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St. Johnsbury Academy: Proof
That Choice Works and Schools Can Be Better
By David W. Kirkpatrick (11/06)
In what is known as the Northeast Kingdom of the state, the poorest section of basically rural and low-income Vermont, there Is St. Johnsbury Academy, founded in 1842, at the very time Horace Mann as Secretary of Education in neighboring Massachusetts was establishing the groundwork for what has grown in today's 50 million pupil public education system.
The Academy has been described as "a cutting edge voucher school" and "arguably the most complex high school in America and certainly the most original and dynamic." Those words are not self-praise from one of the school's own promotional pieces but came from Bruce E. Buxton, headmaster of Falmouth Academy in Massachusetts who further notes that the school also serves New England as an Advanced Placement training center for teachers and a regional vocational center.
The school is a combination of an area high school and a boarding school whose 900 or so students come from 30 New Hampshire and Vermont communities, about 20 states and nearly as many foreign nations.
More than 90 of Vermont's nearly 250 towns have no full K-12 system of their own. Instead they are "tuitioning' towns who, under long-standing state law pay tuition to send some or all of their students to public or private schools, even beyond Vermont's borders.
The law permits local towns to pay tuition up to the state average, and they may even go beyond this if a town's citizens approve at a town meeting. Of St. Johnsbury's $14 million budget nearly half comes from tuition revenues from Vermont (44%) and New Hampshire (4%). Thus Buxton's terming the Academy "a cutting edge voucher school." Nearly 10% of the budget comes from other student tuition and the rest comes from various sources such as Annual Giving and the school endowment.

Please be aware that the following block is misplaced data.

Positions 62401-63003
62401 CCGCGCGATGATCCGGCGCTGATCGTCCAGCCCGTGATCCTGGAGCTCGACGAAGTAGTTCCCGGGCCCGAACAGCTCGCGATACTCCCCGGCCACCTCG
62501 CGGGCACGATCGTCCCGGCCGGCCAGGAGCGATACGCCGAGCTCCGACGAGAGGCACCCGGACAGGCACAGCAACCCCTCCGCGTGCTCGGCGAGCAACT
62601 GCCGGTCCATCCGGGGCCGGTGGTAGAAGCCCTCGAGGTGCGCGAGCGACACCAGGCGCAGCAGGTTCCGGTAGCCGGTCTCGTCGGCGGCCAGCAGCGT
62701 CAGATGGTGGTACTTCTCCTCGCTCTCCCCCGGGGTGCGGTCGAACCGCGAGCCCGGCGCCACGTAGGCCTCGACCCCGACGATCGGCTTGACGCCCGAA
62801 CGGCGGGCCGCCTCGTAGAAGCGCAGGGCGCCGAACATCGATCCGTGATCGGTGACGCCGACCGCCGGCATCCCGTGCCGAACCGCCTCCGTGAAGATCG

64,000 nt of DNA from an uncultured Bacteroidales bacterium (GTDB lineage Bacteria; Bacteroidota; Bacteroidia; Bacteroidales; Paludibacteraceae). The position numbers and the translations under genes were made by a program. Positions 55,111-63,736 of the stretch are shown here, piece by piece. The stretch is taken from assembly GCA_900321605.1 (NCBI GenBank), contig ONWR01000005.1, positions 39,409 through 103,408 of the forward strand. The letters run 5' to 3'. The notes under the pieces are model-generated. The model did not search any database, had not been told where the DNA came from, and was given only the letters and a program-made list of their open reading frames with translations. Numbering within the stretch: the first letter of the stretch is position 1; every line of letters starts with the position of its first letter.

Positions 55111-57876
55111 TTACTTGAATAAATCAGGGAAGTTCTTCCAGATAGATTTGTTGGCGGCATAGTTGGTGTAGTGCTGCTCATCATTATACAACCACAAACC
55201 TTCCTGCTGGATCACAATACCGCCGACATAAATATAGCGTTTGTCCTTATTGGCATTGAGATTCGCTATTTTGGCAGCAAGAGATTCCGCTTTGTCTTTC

The school's more than 160-year history speaks for itself about the validity of such an approach.
But consider this:
The student body's average SAT score of 1072 is respectable but hardly startling and is a rebuttal to those who say vouchers will draw off the "cream" of public school students. The school offers further strong evidence to contradict those who say voucher schools won't accept students with special needs. At the Academy there are students and programs in the areas of Learning Impairment, Specific Learning Disability, Learning, Visual, Hearing, Speech or Health Impairments, Emotional-Behavioral Disability, Autism, and Traumatic Brain Injury. It is reported that some of its special education students are accepted although they will never learn to read.
Yet 78-82% of the Academy's seniors go on to higher education, a rate that places at or near the top among all Vermont schools.
And while students are at the school, the extent of the offerings also make the institution highly unusual and quite possibly unique. There are as many as 225 courses which include 22 Advanced Placement, 40 in the fine and performing arts, 20 in technology, pre-engineering and computer science and five languages. Extracurricular opportunities are presented with 40 teams and 60 other various organized activities.
Sports include the usual, such as baseball, basketball, football and soccer, and the less common alpine and nordic skiing, cross country, gymnastics, and even ultimate frisbee. The 60 organized activities range from a badminton club, bowling club, and Chinese, German or Japan clubs, to a Highland bagpipe club and even a "Geek Alliance."
As long as 20 years ago the school sent a team to Asia to attract students. The result was a million additional tuition dollars. Which of the nation's public schools, which loudly claim they accept all students and independent schools do not, can say the same.
All of this for a day student tuition of about $11,000, comparable to public schools in Vermont. Costs may be tripled for out-of-the-area boarding students, including room and board costs.
Most public school educators have probably never heard of St. Johnsbury or its outstanding record even though a Google search for "St. Johnsbury Academy" produces about 39,000 hits. But then public educators rarely express curiosity about what's occurring in neighboring districts. Probably no field is as intellectually somnolent as education.
Such insularity is a major reason why the system doesn't improve
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"‘After a lot of years of trying to improve schools,' laments John L. Anderson, the president of the New American Schools Development Corporation, ‘we don't have one district of any size or diversity of population where good schools are the norm not the exception." Lynn Olson, "Growing Pains," p. 29, Education Week, Nov. 2, 1994
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Copyright 2006 David W. Kirkpatrick
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